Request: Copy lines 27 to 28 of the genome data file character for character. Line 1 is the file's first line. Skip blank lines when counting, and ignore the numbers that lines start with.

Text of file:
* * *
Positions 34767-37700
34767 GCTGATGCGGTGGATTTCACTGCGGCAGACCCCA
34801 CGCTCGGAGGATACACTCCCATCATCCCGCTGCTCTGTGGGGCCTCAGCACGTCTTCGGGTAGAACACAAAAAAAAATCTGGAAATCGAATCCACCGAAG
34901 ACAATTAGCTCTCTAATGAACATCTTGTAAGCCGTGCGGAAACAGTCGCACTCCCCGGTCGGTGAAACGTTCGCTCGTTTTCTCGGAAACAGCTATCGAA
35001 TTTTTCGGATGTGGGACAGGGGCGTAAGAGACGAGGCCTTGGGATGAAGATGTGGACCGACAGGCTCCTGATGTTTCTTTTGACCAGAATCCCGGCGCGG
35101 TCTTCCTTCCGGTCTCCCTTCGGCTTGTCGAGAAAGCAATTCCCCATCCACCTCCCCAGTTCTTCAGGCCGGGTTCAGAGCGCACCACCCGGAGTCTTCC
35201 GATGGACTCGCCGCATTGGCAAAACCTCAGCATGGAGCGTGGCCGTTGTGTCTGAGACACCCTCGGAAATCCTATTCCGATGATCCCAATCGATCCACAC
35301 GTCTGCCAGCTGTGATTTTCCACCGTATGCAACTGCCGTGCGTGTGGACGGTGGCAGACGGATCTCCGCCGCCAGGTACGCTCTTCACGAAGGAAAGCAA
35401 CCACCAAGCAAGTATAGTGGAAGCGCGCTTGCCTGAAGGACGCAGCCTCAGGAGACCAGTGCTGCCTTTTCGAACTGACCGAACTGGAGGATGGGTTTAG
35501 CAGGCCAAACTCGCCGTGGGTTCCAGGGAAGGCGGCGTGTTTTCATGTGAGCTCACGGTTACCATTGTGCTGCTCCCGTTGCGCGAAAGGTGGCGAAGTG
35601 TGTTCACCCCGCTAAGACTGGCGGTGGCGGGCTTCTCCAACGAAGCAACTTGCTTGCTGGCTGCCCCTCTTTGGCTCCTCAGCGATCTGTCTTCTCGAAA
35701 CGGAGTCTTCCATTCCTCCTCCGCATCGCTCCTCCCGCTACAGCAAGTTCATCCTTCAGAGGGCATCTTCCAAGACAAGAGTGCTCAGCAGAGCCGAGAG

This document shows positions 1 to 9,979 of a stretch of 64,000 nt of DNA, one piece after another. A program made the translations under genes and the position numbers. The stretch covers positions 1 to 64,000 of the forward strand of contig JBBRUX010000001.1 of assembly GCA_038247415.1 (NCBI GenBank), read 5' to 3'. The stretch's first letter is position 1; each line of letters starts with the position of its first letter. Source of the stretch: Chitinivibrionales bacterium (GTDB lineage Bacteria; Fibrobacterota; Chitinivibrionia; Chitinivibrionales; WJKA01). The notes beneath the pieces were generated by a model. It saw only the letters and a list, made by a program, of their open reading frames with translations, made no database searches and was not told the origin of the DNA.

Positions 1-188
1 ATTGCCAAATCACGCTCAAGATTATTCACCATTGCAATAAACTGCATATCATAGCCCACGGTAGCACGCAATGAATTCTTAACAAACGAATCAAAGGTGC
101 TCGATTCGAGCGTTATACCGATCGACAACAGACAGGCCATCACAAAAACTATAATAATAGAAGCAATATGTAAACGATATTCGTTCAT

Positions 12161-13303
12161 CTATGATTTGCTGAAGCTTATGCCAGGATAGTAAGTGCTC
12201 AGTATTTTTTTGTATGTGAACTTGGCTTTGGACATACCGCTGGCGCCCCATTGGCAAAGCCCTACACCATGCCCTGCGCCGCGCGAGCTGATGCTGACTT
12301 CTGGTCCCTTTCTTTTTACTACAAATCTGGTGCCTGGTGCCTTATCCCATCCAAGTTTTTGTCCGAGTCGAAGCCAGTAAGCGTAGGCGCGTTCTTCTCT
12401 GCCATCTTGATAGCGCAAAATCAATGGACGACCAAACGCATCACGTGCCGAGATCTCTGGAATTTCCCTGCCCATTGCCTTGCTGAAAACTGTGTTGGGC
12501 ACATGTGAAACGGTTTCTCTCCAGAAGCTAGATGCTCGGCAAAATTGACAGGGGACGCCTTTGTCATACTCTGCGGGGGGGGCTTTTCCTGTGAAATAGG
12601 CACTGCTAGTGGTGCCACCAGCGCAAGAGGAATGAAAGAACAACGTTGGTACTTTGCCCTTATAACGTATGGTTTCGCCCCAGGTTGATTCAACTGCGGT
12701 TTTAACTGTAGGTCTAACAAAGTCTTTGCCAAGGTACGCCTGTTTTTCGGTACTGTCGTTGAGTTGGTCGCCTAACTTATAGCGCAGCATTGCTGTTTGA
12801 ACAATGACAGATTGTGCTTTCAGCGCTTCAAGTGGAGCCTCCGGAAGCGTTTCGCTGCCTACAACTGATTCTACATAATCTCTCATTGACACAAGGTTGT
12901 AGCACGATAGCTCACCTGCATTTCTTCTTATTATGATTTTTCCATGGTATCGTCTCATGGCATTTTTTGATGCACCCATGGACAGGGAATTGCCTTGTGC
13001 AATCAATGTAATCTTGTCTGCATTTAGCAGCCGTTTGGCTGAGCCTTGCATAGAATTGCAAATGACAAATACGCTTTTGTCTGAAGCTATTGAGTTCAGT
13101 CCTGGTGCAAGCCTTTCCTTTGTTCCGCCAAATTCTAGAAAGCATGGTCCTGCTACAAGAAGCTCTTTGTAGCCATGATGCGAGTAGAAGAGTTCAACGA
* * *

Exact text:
13001 AATCAATGTAATCTTGTCTGCATTTAGCAGCCGTTTGGCTGAGCCTTGCATAGAATTGCAAATGACAAATACGCTTTTGTCTGAAGCTATTGAGTTCAGT
13101 CCTGGTGCAAGCCTTTCCTTTGTTCCGCCAAATTCTAGAAAGCATGGTCCTGCTACAAGAAGCTCTTTGTAGCCATGATGCGAGTAGAAGAGTTCAACGA